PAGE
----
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Using natural nematicide plants against banana nematodes

Radopholus similis
Congo Democratic Republic

Recognize the problem

The banana tree is the 4th largest crop in DRC, and it is extremely important to take care of the tree when it is growing.  Nematodes are very small worms that cannot be seen by the naked eye. They live in the soil and destroy banana tree roots.

When roots are attacked, the entire plant suffers. They become vulnerable and end up not producing any bananas, or toppling over.

Nematicides in chemical forms exist, but they are extremely expensive, hard to apply, and very unsafe for use as they are toxic to humans and the environment.

Background

Nematodes live in the soil and enter the roots of banana via holes in the root. They feed and multiply near the roots and cause lesions on the roots that block the nutrient access to the plant.

Nematicidal plants, like vetiver (Chrysopogon zizanioides), Crotalaria sp., Guinea grass (Megathyrsus maximus) or ricin (from the seeds of the castor oil plant, Ricinus communis)  grow quickly in tropical regions.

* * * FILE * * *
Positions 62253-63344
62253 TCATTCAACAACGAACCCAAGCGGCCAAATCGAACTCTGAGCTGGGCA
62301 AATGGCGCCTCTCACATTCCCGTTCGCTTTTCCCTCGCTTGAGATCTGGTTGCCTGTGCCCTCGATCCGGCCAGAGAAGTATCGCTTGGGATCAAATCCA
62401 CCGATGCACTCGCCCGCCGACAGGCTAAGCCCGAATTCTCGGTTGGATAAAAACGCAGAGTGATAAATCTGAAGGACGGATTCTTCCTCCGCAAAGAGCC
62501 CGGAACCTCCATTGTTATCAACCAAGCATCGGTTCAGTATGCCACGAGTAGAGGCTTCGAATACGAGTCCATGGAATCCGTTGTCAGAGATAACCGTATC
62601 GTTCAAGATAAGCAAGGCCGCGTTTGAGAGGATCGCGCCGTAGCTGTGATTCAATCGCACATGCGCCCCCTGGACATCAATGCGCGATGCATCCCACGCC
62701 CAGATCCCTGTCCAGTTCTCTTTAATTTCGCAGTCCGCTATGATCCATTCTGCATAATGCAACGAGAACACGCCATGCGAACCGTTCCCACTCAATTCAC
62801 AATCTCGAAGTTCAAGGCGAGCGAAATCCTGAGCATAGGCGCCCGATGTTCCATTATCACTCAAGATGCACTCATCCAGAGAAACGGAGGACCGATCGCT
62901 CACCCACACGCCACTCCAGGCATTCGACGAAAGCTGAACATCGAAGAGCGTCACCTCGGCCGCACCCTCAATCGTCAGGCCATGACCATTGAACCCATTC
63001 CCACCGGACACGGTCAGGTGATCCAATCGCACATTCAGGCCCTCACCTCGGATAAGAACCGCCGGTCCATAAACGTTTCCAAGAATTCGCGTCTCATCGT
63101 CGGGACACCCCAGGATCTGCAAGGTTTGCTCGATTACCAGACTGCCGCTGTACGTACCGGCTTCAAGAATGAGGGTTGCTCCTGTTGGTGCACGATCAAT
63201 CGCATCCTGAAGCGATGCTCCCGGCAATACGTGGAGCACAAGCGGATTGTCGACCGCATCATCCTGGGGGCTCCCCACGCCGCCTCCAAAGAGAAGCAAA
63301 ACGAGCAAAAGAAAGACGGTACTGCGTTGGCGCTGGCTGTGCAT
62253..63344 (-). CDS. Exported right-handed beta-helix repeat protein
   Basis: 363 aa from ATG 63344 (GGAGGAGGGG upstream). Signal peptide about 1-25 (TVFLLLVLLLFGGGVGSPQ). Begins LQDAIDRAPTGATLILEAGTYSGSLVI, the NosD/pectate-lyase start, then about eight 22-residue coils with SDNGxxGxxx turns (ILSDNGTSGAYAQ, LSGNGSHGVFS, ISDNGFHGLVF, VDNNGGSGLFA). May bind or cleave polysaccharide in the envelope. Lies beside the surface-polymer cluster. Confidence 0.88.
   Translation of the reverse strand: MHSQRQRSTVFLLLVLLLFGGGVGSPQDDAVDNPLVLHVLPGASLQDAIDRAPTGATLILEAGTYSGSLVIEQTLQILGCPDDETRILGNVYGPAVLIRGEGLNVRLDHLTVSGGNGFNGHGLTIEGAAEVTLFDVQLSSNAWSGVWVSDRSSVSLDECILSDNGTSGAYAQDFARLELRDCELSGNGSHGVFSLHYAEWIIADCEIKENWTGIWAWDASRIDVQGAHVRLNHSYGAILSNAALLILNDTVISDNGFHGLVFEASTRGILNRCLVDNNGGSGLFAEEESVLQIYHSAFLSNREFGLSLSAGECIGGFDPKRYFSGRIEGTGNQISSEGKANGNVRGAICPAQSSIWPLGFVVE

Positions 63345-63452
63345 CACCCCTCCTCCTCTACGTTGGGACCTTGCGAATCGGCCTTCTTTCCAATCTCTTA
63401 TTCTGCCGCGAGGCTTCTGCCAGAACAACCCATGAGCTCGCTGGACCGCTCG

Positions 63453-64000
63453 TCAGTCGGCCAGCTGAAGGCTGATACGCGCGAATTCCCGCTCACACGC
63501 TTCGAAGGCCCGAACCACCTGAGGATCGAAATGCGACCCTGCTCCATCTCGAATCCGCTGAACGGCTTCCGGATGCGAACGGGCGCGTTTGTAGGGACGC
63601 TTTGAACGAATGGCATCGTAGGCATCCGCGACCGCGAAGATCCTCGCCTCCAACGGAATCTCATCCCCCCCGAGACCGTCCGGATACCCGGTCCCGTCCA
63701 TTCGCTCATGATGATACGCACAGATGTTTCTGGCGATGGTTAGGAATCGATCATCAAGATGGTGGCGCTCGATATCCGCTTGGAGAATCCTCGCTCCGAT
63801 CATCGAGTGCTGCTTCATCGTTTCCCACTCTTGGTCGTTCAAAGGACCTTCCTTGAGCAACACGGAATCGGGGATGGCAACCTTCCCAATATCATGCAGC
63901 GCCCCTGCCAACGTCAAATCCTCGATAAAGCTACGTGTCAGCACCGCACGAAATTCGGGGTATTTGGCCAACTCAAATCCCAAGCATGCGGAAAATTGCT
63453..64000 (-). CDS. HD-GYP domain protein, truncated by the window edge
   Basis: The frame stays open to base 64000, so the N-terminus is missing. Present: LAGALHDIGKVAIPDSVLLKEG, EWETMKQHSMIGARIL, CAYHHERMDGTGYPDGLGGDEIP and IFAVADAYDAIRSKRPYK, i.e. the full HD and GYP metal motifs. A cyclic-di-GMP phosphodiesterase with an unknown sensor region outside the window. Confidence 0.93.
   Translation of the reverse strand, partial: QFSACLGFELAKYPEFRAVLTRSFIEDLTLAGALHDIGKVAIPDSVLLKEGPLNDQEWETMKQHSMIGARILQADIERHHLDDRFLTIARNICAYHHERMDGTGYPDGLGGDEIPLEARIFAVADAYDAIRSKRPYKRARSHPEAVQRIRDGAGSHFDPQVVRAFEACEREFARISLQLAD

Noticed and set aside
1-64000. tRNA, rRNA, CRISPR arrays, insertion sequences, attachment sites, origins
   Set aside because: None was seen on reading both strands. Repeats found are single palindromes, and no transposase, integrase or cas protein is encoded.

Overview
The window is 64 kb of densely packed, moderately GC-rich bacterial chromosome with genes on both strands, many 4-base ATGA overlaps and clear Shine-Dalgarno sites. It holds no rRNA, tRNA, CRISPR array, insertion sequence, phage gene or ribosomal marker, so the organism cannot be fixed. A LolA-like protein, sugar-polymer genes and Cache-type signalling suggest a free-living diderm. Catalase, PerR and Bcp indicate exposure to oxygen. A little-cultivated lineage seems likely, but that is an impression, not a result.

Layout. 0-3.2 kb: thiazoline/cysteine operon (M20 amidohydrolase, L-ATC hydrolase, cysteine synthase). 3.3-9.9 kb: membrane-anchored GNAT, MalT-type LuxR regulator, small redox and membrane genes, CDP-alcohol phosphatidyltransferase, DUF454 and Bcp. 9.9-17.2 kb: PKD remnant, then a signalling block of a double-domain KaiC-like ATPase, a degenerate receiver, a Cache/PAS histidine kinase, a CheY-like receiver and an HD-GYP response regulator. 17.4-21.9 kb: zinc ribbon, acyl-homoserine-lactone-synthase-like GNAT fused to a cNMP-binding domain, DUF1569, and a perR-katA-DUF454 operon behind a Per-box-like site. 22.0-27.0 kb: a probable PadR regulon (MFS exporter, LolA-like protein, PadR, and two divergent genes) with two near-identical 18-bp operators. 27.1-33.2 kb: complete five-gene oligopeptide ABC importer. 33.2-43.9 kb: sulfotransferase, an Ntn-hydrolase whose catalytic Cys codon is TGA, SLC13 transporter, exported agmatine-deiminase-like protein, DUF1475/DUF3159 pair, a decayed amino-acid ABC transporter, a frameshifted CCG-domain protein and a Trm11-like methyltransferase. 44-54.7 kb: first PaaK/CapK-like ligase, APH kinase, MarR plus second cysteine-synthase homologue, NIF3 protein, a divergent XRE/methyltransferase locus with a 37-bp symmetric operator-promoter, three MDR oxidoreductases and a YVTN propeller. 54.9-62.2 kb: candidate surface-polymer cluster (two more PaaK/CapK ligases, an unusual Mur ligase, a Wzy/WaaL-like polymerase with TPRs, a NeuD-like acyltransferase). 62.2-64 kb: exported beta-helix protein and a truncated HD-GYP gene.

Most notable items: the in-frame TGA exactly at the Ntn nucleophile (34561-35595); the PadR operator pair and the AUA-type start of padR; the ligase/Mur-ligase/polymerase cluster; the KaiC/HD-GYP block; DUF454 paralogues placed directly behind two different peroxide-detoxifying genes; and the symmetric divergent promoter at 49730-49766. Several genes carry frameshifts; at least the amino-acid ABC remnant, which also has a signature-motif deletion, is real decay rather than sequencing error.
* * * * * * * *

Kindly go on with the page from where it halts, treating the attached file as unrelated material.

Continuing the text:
The size of the plants are small compared to their leaves. They act by liberating chemical compounds from their leaves into the soil. These compounds keep nematodes away from the banana trees.

Management

  • Identify nematicidal plant that grow in the area and cut some of the leaves from the plant
  • Take a handful of cut leaves and place them around the banana trees  as mulch early in the morning or late at night
  • After their decomposition, the chemicals from the leaves will be liberated into the soil
  • Apply 2 months after the planting of the seeds or seedlings, or when you start noticing trees being affected by nematodes

The recommendations in this factsheet are relevant to: Congo Democratic Republic

Authors: Nestor Eleko, Henry Tutala
Universite de Kinshasa
email: nestoreleko@yahoo.fr

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